All of the above use TMS to streamline their operations and enhance efficiency

What's on the Market for TMSs?

When it comes to Transportation Management Systems (TMS), the options are as varied as the businesses that use them. Here's a rundown of the different offerings you’ll encounter:

Basic Systems

At the entry level, there are bare-bones systems that are often add-ons to other software, like dispatching modules provided by ELD (Electronic Logging Devices) systems. These are suitable for very small fleets, typically from one to five trucks. While they cover basic needs, most businesses quickly outgrow them as their operations become more complex.

  • Mid-Tier Systems

Mid-tier TMS solutions handle more than just dispatching. They offer a broader range of functionalities to support growing businesses, such as:

  • Order Management: Handling order intake and processing efficiently.

  • Routing and Scheduling: Optimizing routes and schedules for better efficiency.

  • Tracking and Visibility: Providing real-time tracking of shipments and delivery status.

  • Billing and Invoicing: Automating the billing process to improve accuracy and speed up payments.

These systems offer a good balance of functionality and cost, making them suitable for fleets that have outgrown basic systems but aren't ready for the complexity of advanced solutions.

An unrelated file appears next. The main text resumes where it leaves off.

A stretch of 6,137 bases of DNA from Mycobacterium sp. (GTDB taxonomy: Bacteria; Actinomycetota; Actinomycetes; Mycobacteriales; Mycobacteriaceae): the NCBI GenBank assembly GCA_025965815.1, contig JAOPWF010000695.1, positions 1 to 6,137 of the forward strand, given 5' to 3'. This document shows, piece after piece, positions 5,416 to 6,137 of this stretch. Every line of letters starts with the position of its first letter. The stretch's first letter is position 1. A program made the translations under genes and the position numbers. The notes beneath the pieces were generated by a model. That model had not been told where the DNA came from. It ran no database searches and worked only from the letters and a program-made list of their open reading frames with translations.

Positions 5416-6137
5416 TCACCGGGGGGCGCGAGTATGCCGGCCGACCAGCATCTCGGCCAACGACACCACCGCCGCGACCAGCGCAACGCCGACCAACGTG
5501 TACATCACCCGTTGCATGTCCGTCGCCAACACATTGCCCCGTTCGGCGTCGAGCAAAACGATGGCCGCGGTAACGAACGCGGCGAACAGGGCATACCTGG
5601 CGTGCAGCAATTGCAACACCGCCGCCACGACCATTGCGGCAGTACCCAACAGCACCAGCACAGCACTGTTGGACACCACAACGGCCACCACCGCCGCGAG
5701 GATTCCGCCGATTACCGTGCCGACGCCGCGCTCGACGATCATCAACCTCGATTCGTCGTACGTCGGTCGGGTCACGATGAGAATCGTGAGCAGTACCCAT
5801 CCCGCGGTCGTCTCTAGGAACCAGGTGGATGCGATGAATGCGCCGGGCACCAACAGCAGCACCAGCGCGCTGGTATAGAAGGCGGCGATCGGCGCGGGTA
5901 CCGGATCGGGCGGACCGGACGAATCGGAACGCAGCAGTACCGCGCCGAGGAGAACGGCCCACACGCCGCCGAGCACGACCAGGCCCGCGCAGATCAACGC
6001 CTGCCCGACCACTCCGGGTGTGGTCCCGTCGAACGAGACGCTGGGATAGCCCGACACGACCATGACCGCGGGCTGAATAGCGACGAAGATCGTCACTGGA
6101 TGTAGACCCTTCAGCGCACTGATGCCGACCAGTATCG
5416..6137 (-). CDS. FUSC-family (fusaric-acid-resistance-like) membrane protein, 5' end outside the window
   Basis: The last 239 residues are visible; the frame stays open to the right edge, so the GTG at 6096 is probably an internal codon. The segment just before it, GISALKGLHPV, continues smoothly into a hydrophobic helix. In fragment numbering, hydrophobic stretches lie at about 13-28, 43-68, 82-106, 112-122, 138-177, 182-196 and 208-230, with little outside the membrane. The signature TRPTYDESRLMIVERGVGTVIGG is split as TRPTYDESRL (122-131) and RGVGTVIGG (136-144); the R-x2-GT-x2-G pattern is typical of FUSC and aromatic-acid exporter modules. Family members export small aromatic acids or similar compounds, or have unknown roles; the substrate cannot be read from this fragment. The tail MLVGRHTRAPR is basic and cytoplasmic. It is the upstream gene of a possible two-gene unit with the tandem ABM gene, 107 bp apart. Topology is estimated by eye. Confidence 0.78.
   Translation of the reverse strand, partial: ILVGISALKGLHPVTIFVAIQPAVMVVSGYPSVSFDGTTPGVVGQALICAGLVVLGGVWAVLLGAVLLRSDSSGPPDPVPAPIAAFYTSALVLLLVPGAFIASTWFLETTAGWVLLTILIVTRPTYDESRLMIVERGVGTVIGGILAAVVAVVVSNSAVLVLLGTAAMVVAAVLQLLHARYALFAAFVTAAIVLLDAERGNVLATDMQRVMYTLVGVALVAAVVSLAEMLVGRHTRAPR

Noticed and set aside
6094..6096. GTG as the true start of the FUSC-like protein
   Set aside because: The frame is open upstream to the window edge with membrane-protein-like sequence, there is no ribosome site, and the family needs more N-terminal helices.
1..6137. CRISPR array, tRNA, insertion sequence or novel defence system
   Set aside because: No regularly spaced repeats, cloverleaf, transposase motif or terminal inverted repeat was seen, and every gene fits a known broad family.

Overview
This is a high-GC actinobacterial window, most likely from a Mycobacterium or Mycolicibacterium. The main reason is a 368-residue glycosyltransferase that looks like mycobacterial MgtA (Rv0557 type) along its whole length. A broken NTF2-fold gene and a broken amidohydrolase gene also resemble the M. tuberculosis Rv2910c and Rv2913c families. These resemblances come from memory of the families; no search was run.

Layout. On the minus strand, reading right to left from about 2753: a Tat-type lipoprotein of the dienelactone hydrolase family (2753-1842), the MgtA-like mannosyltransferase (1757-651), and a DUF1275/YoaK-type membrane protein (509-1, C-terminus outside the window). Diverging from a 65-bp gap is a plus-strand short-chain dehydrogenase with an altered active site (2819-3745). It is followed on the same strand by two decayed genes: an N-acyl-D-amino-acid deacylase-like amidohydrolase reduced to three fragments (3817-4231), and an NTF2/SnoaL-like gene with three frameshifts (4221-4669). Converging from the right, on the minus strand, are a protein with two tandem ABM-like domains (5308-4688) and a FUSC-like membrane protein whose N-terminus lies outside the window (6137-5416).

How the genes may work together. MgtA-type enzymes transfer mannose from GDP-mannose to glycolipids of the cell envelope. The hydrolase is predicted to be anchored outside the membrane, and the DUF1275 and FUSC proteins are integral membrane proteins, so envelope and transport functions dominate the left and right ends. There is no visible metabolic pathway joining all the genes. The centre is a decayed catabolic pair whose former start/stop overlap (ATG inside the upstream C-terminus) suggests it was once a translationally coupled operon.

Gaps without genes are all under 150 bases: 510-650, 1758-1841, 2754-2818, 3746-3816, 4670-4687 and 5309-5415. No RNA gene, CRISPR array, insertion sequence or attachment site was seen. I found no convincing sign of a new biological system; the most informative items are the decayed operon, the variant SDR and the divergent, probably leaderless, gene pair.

• Advanced Systems

Advanced TMS solutions offer a comprehensive set of features designed to handle the most complex logistics operations. These systems go beyond the capabilities of mid-tier solutions, offering:

  • Complex Rate Tables: Handling sophisticated pricing structures and rate negotiations.

  • Workflow Configuration: Allowing users to customize workflows to match their specific business processes.

  • Advanced Analytics: Providing deep insights through data analysis and reporting tools.

In sumamry, small systems off the shelf can be cost-effective and tailored to specific needs, offering quick implementation. However, they may lack scalability and have fewer features, posing a risk if your business grows or your needs change. On the other hand, large players like McLeod and Trimble provide comprehensive features, reliable support, and scalability. But they come with higher costs, longer implementation times, and potential complexity, which can be overwhelming for some businesses.

It's also worth noting that embarking on a digital transformation with too much ambition can be career-limiting. Some companies have taken on massive digital transformations only to see them fail, often due to underestimating the complexity or overestimating their own readiness. Therefore, it's crucial to carefully assess your organization's needs, resources, and capabilities before diving into a TMS implementation.

Selecting the right TMS involves balancing your current needs with future scalability, ensuring that the system you choose can grow with your business without overwhelming your team or your budget.